Theres nothing worse than analysts labelling a company dead money, the slang term given to an investment that is unlikely to produce a positive return for the foreseeable future.
If the investment truly is dead money,the likelihood of a turnaround is low, and investors should consider selling the shares before incurring additional losses.
Unfortunately, the market seems to think thatGlencore (LSE: GLEN) andVedanta Resources (LSE: VED) are both dead money. Thesehighlyleveraged, operationally geared miners that lack pricing power, have been battered by turmoil in the commodity markets this year.
Indeed, over the past 12months, Vedantas shares have collapsed in value by 36% and Glencores shares have declined 66%.
Recovery will take time
Until commodity prices stage a recovery, its unlikely that either Vedanta or Glencore will be able to return to their former glory. Still, concerns that Glencore and Vedanta are dead money could be overdone. The two miners remain profitable, just, and while there are concerns about leverage, the management teams haveacted quickly to reassure the market.
Also, Glencore is doing what it can to improve conditions in the commodity markets. The company has decided to slash its zinc output by 500,000 tons per annum, which is expected to throw the global zinc market from asurplus to a deficit.The globalzinc market faces a deficit of about 300,000 tons after the Glencore supply cuts, and the price of zinc has since rallied 10% since the announcement.
Moreover, at the beginning of October Glencore announced that it was mothballing some copper mines for 18 months, in an attempt to stabilise copper prices.
However, other miners dont seem to want to cooperate with Glencore. Vedanta has sought tocapitaliseon Glencores decision to cut zinc output by announcing a $1.3bn expansion plan to ramp up zinc supply by 150,000 tons per annum. Meanwhile,Rio Tintoand China are both maintaining copper production with no plans to cut. Chinas copper output actually increased by 2.3% during September.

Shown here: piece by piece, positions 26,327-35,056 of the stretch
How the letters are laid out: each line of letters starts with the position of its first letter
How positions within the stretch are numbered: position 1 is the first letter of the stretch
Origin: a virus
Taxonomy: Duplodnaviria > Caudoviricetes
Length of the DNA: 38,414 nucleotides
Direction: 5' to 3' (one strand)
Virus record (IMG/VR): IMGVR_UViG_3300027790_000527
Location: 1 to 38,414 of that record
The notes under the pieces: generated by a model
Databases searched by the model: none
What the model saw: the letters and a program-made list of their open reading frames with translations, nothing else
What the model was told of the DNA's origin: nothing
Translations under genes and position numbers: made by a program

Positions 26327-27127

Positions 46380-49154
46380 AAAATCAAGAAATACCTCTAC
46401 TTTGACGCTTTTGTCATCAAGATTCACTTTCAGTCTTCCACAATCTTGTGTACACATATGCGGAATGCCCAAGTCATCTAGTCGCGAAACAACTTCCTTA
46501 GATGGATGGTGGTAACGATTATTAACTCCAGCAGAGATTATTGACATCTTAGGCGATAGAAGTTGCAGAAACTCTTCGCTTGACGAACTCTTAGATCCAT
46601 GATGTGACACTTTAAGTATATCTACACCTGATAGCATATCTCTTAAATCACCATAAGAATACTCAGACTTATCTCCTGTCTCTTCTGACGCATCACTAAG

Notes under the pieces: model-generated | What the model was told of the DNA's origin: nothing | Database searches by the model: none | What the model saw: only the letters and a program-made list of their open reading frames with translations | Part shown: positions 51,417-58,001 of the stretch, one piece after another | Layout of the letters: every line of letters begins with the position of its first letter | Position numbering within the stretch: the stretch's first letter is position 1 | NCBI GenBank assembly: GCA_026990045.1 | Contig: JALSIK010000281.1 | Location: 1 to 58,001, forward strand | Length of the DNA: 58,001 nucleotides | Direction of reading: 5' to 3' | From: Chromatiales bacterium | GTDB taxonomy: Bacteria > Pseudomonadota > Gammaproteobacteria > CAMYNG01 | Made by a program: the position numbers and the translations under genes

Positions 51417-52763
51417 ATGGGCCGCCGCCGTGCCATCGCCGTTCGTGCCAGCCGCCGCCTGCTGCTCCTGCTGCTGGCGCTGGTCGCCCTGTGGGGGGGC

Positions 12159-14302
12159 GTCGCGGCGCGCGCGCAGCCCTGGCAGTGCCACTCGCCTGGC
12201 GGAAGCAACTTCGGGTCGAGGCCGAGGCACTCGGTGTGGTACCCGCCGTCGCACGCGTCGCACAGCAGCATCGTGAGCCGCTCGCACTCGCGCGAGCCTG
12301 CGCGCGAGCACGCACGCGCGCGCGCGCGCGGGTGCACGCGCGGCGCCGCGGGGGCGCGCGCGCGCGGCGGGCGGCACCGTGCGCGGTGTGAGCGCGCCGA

As miners aggressively fight for market share, it looks as if the industry will take years to return to its former glory. Only the industrys biggest players such asBHP Billiton (LSE: BLT) can afford to remainin business for a prolonged period. Although, with commodity prices where they are today, even BHP is struggling.
According to City figures, this year BHP will spend $2.5bn more than it can afford on its dividend and capital spending. Despite the companys aggressivecost-cutting programme and low production costs.
To fund this deficit, BHP hasturned to the debt markets, raising $6.5bn in debt during the past week. The new debt will add $160m per annum to BHPs interest bill, an additional cost the company could do without.
And with the company struggling to pay its bills without borrowing theres now an enormous question mark hanging over BHPs 7.2% dividend yield. It is becoming apparent that the company is struggling in the current environment, the big question is, how much longer BHP can continue on its current path?
Sooner or later something will have to give.
The bottom line
Overall, I wouldnt say that Glencore,Vedanta, and BHP are dead money just yet, but it could be wise to stay away for the time being.
But don’t just take my word for it.I strongly recommend that you do your own research before making a trading decision — you may come to a different conclusion.
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